Thursday, October 15, 2009

Trade curbs sought for sharks, corals, bluefin tuna

By Laura MacInnis

GENEVA (Reuters) - Tuna popular in sushi, colorful corals used in jewelry and sharks whose fins make soup have been proposed for international trade restrictions overseen by the United Nations, a spokesman for the treaty said on Thursday.

Juan-Carlos Vasquez of the Convention on International Trade in Endangered Species (CITES) said countries had submitted 40 requests for trade curbs and controls that will be reviewed at a conference in Qatar in March.

African elephants, some plants from Madagascar, the skins of certain snakes and crocodiles, and a range of waxes and oils used in cosmetics were also suggested for the regulation which aims to encourage conservation, Vasquez said.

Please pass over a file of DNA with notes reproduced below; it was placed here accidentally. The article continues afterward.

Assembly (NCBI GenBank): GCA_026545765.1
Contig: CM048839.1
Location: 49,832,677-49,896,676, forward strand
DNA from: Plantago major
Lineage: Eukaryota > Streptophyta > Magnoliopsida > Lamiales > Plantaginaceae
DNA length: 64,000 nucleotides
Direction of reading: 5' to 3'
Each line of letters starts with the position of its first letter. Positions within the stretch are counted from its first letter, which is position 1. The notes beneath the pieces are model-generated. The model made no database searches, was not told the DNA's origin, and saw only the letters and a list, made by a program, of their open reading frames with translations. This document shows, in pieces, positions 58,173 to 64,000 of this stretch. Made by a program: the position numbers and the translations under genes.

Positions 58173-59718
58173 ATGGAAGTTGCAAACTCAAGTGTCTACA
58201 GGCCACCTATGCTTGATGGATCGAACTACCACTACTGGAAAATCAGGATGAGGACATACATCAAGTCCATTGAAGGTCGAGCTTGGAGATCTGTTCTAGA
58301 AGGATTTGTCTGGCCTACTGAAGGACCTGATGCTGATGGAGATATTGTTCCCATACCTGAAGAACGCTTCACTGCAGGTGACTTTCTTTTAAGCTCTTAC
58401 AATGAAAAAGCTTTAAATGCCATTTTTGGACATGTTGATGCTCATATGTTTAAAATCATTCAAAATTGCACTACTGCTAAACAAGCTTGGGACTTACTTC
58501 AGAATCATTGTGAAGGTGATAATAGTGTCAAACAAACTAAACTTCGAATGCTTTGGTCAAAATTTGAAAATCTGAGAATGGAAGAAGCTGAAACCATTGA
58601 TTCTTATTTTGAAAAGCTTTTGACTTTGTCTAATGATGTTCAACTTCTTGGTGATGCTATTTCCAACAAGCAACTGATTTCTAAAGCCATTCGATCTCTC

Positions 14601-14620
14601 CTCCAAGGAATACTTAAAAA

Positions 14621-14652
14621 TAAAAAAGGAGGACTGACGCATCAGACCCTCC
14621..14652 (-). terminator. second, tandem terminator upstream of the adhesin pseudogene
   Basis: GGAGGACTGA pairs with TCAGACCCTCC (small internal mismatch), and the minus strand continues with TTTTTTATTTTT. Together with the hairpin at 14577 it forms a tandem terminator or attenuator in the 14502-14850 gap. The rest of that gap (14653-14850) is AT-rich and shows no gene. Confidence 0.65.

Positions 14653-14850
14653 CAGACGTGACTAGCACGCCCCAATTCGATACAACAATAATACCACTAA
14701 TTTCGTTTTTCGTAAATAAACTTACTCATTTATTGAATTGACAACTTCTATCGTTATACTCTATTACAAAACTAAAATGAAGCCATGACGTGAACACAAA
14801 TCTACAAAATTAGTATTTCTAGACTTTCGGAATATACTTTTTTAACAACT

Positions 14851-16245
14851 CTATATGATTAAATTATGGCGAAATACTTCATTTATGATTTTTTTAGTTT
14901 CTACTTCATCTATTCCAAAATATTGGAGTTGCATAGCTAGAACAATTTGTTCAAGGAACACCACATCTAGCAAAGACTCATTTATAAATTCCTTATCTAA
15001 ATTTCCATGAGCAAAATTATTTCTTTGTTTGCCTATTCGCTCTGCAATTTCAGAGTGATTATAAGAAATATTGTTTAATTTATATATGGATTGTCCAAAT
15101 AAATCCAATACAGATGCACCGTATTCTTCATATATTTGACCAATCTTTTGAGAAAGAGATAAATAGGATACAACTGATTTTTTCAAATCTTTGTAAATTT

"We check that the trade is sustainable, is legal and is traceable," he explained. CITES registration gives protection to endangered species carrying high economic or commercial value.

Most of the plants and animals proposed for the 2010 Doha conference would, if approved by CITES' 175 member states, be regulated in a government permit system certifying their trade.

But Monaco proposed that Atlantic bluefin tuna be subjected to a full ban, which could cause big losses for Mediterranean countries who have resisted European Union calls to stop fishing the over-exploited population. …

Trade curbs sought for sharks, corals, bluefin tuna

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